In this essay I will critically evaluate the influence of globalisation on community development in contemporary Aotearoa/New Zealand. I will be discussing how globalisation of media, things such as movies, music and internet influences culture in New Zealand. Globalisation can be seen as a mass production or growth of something that is spread worldwide. Community development is the community coming together as one, being empowered to build or change their community based on equality for all.
Although this type of globalisation may promote an individualistic identity and a lifestyle of consumption I will be discussing the benefits and barriors of globalisation through media in community development.
Globalization involves the movement of people, goods, ideas and information across national boundaries. It has been defined as ‘the intensification of worldwide social relations which link distant localities in such a way that local happenings are shaped by events occurring many miles away and vice versa’ (Giddens ,1990).
Basically Community development is the process of helping a community strengthen itself and develop towards its full potential; it empowers people and feeds them with knowledge and skills needed to build strong resilient communities.
According to Edwards (1995), globalisation is the “compression of the world and intensification of the consciousness of the world so that people, services and goods are available to each other across the globe through a variety of means… and ways” (p. 244). Giddens (2011). One of these ways is through media.
With the trade of cultural products such as books, television shows, magazines, and the major one, internet, which means that people have information readily to go and have access to all different types of cultural media.
” The more access we have to different media in my opinion adds to your identity, your culture and maybe to an extreme takes over your culture. The only change we face today is the rising amount of discussion and interactions as a result of global media which blurs the lines between different cultures more and more.
This brings with it various interpretations about the fate of traditions and cultures. ” (Korhan, 2009). An example of this is my brother who moved here from Fiji when he was 8 years old, he followed his Indian traditions, ate and loved all their cultural food and listened to his cultural music. Now at the age of 15, he listens to mainstream music on the radio, such as American hip hop or rap, he dresses ‘gangster’ like all the other boys his age do and he refuses to do any of his normal traditions and prefers New Zealand/American food now.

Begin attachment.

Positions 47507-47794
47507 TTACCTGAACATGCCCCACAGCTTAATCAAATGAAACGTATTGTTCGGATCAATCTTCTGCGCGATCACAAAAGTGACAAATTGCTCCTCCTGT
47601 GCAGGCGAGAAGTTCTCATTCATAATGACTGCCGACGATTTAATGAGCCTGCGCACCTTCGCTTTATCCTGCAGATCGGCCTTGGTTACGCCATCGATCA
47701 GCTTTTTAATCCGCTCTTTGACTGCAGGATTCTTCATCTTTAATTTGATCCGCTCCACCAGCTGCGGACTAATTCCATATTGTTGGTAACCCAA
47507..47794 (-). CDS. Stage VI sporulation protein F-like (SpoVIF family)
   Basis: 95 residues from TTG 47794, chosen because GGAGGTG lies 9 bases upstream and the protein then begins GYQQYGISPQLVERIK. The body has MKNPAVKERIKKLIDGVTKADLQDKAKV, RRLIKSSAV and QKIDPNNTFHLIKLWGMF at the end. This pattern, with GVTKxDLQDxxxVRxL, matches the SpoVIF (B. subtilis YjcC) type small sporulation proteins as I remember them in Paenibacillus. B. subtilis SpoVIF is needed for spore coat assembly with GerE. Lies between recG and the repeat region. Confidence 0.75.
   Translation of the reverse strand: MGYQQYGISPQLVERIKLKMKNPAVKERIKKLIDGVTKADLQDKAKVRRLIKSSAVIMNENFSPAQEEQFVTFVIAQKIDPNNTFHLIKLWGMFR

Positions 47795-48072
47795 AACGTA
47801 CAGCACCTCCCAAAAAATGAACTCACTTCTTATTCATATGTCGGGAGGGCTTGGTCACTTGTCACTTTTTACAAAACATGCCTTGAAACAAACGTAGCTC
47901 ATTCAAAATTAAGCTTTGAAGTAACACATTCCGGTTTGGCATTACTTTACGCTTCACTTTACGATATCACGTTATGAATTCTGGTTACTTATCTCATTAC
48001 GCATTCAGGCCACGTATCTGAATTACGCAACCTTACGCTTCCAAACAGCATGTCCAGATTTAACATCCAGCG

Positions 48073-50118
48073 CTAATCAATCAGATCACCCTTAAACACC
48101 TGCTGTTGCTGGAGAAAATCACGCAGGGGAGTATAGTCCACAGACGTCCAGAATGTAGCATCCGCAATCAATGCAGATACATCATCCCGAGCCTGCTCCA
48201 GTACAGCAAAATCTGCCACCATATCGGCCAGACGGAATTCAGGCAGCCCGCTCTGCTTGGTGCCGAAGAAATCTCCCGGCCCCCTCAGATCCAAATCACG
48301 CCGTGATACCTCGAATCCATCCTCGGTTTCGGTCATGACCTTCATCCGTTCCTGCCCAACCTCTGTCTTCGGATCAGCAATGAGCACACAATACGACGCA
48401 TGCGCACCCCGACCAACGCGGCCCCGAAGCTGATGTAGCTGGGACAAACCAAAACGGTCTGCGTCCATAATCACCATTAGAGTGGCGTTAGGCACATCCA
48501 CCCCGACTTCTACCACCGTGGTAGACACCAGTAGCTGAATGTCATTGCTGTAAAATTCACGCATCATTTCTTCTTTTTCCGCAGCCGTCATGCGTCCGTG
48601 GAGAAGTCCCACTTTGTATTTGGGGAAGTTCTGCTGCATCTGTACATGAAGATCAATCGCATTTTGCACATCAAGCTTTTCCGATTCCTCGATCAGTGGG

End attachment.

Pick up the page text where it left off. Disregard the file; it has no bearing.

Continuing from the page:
This is an example of how being exposed to a more variety of global media allows changes to an identity, forgetting sometimes the community of which they grew up in and taking on a more westernised/globalised/Americanised culture. Thanks to the globalisation of media we can now get information around the world faster and internationally. We can now keep in contact with friends and relatives around the other side of the world, face to face, through video talk on such things as Skype, which is used worldwide.
We can see local and global news updating right in front of us on the internet. We can get new released music straight away, instead of waiting for the CD’s to arrive in New Zealand. Doctors can now send scans, test results and patient information over to the other side of the world in just seconds, for a second opinion on an illness. People can have up to date details on the stock market right to their cell phone across the other side of the world. These are some of the benefits of global media.